23 October 2006

Far from Last!!!

I consider myself to be a very good sailor but I will admit (almost too fast) to not being a good racer. Starting lines go against every safe maritime practice that I can think of and beating to windward doesn't conform to my idea of a fun relaxing sail. I reef before most people and keep a safe distance from other boats. This might explain why I finished last in every race last year. That and the fact that I insisted on taking a Catalina 22 out in 25 knot winds.

Polka Dot Racing was reborn on Sunday, our first race on the new boat. And get this, we didn't finish last! In fact we put a beating on 3 boats, placing 11th out of 14! Here's the indomitable crew post-race:
crew400

You may notice a wide variety of people on that crew, a salty dog (me), a person sailing for the second time in his life (BC), a veteran from last year (KG), and a Kindergartener (CK). BC was on main (and doing a very good job of keeping the boat flat), KG was on jib (and wearing herself out with my non-self-tailing winches), I was driving, and CK was on tactics.

We went out early to get a bit of practice in, so that the crew could learn their jobs, the plan was to do nothing fancy. The wind was blowing about 8-10 knots at the beginning. CK read the flags on the committee boat and plotted our course...I punched the marks into the GPS and CK called out our speed, distance and course for us.

We were the second to last boat over the line as the driver is apparently scared of the scrum that most people call a starting line. Our first leg was upwind and mostly uneventful. A little bit of excitement when the lazy sheet got snagged on a cleat during a tack, BC jumped up and cleared it with the appropriate flair. It showed that he'd been on a sailboat before, his first time the week before he almost fell overboard....experience is key in a racing crew.

Towards the middle of the second leg (downwind) we were catching up to a sloop of undetermined heritage but she held us off to round about 2 boat lengths in front of us. Our lack of a genoa was showing on the next uphill leg as she put some distance on us. The wind had picked up to 15-20 knots by now and the crew was still comfortable but we just couldn't catch this guy in front of us.

Rounding the last mark was the best rounding I've ever done...I picked the perfect layline, barely had to pinch to make it and were within 3 feet of it as we passed. Seriously, usually I miss it by about 100 feet either direction and have to either sail a bunch of extra distance or do extra tacks to make it.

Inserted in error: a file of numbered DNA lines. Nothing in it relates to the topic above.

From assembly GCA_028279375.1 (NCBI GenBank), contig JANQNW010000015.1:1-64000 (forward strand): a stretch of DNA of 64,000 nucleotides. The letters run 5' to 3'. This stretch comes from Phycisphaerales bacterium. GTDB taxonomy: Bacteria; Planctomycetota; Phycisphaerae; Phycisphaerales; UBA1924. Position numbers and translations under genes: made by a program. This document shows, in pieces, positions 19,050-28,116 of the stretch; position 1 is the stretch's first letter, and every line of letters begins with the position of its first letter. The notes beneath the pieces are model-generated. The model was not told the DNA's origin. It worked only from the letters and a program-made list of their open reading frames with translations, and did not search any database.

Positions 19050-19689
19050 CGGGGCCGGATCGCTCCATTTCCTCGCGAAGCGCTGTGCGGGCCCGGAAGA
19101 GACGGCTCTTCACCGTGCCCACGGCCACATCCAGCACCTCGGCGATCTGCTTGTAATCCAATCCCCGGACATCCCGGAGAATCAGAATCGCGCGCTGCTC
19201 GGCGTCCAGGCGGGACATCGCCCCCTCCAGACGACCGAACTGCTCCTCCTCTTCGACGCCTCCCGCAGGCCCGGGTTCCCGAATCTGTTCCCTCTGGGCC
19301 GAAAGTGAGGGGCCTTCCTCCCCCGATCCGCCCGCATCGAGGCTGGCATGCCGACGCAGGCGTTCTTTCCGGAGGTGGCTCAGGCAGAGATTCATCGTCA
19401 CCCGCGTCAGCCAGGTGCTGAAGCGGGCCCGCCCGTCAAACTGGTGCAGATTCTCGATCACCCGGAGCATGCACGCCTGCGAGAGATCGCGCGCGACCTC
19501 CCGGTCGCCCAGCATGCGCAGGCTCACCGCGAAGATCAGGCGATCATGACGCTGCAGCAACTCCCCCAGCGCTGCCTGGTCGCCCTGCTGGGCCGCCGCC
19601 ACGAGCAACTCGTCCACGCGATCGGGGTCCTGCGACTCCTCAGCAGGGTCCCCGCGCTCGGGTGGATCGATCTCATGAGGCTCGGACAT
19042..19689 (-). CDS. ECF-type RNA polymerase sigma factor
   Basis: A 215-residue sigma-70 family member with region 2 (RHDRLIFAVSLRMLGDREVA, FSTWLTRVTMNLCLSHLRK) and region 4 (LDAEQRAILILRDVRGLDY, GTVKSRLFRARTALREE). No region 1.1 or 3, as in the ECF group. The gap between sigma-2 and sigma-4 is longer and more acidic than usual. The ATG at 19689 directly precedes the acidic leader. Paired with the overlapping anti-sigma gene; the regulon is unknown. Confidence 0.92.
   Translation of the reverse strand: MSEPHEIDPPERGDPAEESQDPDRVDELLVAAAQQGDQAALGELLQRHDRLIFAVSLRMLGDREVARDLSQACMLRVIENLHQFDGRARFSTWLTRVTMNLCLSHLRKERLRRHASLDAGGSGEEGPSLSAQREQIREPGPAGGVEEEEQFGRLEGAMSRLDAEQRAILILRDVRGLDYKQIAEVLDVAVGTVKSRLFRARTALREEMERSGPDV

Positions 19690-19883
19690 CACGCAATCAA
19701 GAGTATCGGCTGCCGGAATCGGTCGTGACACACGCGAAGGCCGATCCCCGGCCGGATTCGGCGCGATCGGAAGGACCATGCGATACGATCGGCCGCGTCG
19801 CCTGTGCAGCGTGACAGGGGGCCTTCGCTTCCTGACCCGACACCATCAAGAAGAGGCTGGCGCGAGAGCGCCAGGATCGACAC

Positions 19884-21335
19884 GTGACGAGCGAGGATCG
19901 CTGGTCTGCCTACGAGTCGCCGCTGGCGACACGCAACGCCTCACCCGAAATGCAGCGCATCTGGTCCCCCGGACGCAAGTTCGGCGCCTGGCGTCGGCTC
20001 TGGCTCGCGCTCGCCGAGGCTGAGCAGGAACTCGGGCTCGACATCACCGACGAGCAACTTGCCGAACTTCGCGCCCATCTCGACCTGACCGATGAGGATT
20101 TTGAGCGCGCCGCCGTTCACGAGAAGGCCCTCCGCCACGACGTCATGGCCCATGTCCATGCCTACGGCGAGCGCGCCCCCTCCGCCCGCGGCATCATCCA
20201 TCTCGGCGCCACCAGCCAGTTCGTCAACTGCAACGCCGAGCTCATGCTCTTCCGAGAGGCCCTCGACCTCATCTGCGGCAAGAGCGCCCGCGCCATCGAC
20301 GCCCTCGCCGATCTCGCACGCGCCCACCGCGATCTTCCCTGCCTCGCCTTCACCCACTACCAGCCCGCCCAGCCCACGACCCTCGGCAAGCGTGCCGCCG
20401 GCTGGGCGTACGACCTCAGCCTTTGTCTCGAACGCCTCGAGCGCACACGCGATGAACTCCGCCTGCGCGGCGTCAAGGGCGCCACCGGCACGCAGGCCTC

I'd estimate we're about 10-15 boat lengths behind mystery sloop, neither of us have a spinnaker so it should be fair downwind home. We pick up some lengths on them, have a Merit 25 pass us (rated like 36 seconds a mile faster than us), but are being held off by the sloop.

At this point, CK (the kindergartener) reminds me that I told her she could steer during the race. Sure, I hand her the tiller extension and keep steering with the tiller. She, of course, notices that the tiller extension is moving on its own so she again gently reminds me that she is supposed to steer. What the hell, let's make sailing fun for her, so I let go of the tiller, raise my hands and yell "5 year old driving!" loudly enough for the other boat to hear us.
behind400

They look back somewhat scared and I'm sure they noticed that our course goes haywire. CK starts bearing up and the boat heats up a bit...the SOG jumps as I frantically yell "push the tiller" "pull the tiller" as the boat zigzags around, still picking up speed as she can't keep the boat heading too close to DDW. But, what the hell, we're PASSING them. CK's hot course picked up enough boat speed that we got inside of and passed them.
pass400

Polka Dot Racing has a new secret weapon...a 5 year old driver! I took back the helm to get closer to downwind and our intended course, got in front of the sloop, had to gybe twice to get back onto a course to clear the breakwater, but we ended up beating these guys by 5 boat lengths!

Polka Dot Racing's first race ever that wasn't a DNF or DFL! And it's all due to our Kindergarten Driver.

7 comments:

AdriftAtSea said...

Ed-

Scary to think that at her young age, she's a better helmsman than some others I can think of... ;)

Dan

Tillerman said...

The kid's a natural.

Zen said...

You guys rock!

She'll be bossing you around soon!

Zen said...

So when is the new paint job coming?

Carol Anne said...

Can I get her for my Adams Cup team?

EVK4 said...

I just found out through flickr that the mystery boat in question is a 1960 Tripp 30, rated 222. They ended up a place ahead of us in corrected time. Here's a picture of her from that race: http://flickr.com/photos/lawatt/277371715/in/set-294153/

And a picture of us futilely trying to catch her upwind:
http://flickr.com/photos/lawatt/278674821/

No mention of a 5 year old passing them later!

laura said...

for what it's worth, we couldn't understand what you were yelling, when you announced your five-year-old on the helm -- so I had no idea til now. and it was also the first race my boat (a Tripp 30, built in 1960 and flying a genoa of the same vintage, 46 years old!) didn't come in dead-last. your boat undoubtedly is much lighter than mine, and has a longer waterline, so you ought to have been faster -- glad to see that your daughter is taking to the sea at such a young age!